This is a slightly unexpected box set in many ways: I’d thought the New Adventures of Bernice Summerfield were going to try to emulate the Virgin New Adventures from their heyday in the 1990s, with the Seventh Doctor, Ace and Bernice adventuring side by side. I’d also thought that the long-delayed Masters of War would sadly be the last time we heard David Warner’s alternate Third Doctor, introduced in the Unbound range’s Sympathy for the Devil. However, neither is the case: switching away from the McCoy/Aldred/Bowerman trio has put Bowerman’s Benny firmly back at the centre of her own series, particularly given the reworking that’s been given to Warner’s Doctor.
This isn’t quite the Doctor we heard in the earlier two stories – in the same way that the McCoy of the TV Movie isn’t the man of Time and the Rani or the Tom Baker of Logopolis isn’t the same as the one in Robot. A great deal of time has elapsed and there’s been a terrible war, in which Warner’s Doctor played an important part so this Time Lord’s natural caution that was shown earlier has been magnified, and makes a good contrast to Benny. That becomes clearer the further we go into the set, with very different outlooks dictating their actions, particularly in the two middle, standalone tales.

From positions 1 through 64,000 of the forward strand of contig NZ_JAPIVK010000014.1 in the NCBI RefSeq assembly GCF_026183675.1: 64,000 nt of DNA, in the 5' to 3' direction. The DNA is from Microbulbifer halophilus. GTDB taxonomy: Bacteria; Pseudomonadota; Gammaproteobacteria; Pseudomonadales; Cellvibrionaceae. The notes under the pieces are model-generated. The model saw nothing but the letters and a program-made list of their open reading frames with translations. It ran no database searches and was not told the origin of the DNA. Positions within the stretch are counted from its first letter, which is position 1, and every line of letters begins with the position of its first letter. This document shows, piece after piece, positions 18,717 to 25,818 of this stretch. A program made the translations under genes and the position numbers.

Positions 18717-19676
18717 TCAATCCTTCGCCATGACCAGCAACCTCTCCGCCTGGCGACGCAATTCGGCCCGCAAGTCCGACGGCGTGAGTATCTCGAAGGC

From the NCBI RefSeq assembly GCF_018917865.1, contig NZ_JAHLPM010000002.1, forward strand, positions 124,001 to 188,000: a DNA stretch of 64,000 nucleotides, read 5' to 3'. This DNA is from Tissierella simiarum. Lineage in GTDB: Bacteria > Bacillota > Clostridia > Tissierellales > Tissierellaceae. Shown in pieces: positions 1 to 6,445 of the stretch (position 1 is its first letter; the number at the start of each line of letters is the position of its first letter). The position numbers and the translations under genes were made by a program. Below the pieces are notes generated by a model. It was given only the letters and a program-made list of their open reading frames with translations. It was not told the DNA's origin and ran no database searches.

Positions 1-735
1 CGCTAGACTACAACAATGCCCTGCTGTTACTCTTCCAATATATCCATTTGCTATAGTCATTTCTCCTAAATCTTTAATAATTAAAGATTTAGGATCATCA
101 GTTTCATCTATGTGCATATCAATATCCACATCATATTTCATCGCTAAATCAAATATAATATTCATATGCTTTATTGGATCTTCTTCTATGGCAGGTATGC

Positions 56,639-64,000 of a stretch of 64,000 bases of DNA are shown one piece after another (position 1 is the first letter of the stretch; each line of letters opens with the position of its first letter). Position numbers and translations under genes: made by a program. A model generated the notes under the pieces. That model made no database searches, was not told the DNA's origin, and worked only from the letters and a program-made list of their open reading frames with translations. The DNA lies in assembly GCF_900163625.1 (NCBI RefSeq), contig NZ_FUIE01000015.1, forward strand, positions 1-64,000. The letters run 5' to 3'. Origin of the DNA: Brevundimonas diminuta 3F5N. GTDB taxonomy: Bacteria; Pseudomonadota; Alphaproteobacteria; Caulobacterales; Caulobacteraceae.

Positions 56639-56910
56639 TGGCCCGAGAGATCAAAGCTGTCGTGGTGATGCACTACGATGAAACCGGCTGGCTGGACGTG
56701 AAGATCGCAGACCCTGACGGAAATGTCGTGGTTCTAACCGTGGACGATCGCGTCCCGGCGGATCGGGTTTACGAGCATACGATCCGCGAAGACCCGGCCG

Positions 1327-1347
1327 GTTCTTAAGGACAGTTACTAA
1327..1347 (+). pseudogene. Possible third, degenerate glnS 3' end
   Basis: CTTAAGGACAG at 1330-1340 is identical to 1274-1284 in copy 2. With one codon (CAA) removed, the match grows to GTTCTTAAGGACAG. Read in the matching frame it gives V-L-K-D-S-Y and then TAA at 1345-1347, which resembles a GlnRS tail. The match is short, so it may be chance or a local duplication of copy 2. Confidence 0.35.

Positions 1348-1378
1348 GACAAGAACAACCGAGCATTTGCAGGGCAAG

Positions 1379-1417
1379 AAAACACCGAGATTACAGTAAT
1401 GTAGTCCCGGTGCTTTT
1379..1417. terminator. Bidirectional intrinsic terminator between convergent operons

The set starts with James Goss’s The Library in the Body, and concludes with Emma Reeves’ The Emporium at the End, which form an effective two-parter with many of the same characters appearing. Both are twists on familiar Doctor Who tropes (for the inspiration, listen to Goss’ comments in the extras – there was something nagging at me during his story that didn’t click until he started discussing the overall idea), and Goss continues the clever use of language that characterised his Seventh Doctor/Sycorax story a few weeks back. Reeves captures Benny’s many different moods well, alongside providing a good return for Sam Kisgart – a reunion of Kisgart’s Manager, this Doctor and Benny is hopefully on the cards.
Guy Adams’ Planet X and Una McCormack’s The Very Dark Thing fill in some of the backstory to this universe, and again twist ideas from Doctor Who’s history. There’s plenty of humour in both – black in places – with great scenes between Warner and Julie Graham in Adams’, and astute flipping of moods in McCormack’s – as well as one of the more bizarre images to come out of the range ever!
Scott Handcock ensures the lunacy of some of the concepts never overwhelms the drama, aided by fine sound design by Richard Fox and Lauren Yason (although just occasionally Jamie Robertson’s enjoyable score is just a bit too high in the mix – something that’s happened enough times recently for it not to be a blip!).
Warner and Bowerman make a great pairing and I’m looking forward to seeing where producer Goss and the team take them next.
Verdict: All bets are off, which leads to a very enjoyable set of adventures. 8/10